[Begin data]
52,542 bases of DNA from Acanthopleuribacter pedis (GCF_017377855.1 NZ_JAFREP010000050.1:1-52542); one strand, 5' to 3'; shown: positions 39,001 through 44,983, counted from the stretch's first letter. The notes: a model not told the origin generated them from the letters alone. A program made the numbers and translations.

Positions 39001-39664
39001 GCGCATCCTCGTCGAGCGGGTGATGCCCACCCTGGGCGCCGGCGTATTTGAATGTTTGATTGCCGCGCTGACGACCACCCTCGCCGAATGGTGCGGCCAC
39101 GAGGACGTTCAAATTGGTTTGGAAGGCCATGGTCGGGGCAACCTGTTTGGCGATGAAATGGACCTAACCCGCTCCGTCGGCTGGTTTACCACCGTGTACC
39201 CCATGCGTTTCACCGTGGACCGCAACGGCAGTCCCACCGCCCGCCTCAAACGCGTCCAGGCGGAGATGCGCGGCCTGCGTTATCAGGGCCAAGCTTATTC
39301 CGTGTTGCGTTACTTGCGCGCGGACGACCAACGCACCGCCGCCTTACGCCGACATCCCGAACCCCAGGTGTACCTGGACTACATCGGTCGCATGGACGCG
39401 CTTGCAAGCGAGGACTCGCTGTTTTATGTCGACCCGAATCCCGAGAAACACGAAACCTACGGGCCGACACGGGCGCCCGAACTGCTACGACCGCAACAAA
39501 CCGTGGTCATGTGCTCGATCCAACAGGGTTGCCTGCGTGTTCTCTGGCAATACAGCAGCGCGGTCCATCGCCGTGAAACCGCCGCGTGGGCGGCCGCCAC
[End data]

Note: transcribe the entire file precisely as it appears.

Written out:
52,542 bases of DNA from Acanthopleuribacter pedis (GCF_017377855.1 NZ_JAFREP010000050.1:1-52542); one strand, 5' to 3'; shown: positions 39,001 through 44,983, counted from the stretch's first letter. The notes: a model not told the origin generated them from the letters alone. A program made the numbers and translations.

Positions 39001-39664
39001 GCGCATCCTCGTCGAGCGGGTGATGCCCACCCTGGGCGCCGGCGTATTTGAATGTTTGATTGCCGCGCTGACGACCACCCTCGCCGAATGGTGCGGCCAC
39101 GAGGACGTTCAAATTGGTTTGGAAGGCCATGGTCGGGGCAACCTGTTTGGCGATGAAATGGACCTAACCCGCTCCGTCGGCTGGTTTACCACCGTGTACC
39201 CCATGCGTTTCACCGTGGACCGCAACGGCAGTCCCACCGCCCGCCTCAAACGCGTCCAGGCGGAGATGCGCGGCCTGCGTTATCAGGGCCAAGCTTATTC
39301 CGTGTTGCGTTACTTGCGCGCGGACGACCAACGCACCGCCGCCTTACGCCGACATCCCGAACCCCAGGTGTACCTGGACTACATCGGTCGCATGGACGCG
39401 CTTGCAAGCGAGGACTCGCTGTTTTATGTCGACCCGAATCCCGAGAAACACGAAACCTACGGGCCGACACGGGCGCCCGAACTGCTACGACCGCAACAAA
39501 CCGTGGTCATGTGCTCGATCCAACAGGGTTGCCTGCGTGTTCTCTGGCAATACAGCAGCGCGGTCCATCGCCGTGAAACCGCCGCGTGGGCGGCCGCCAC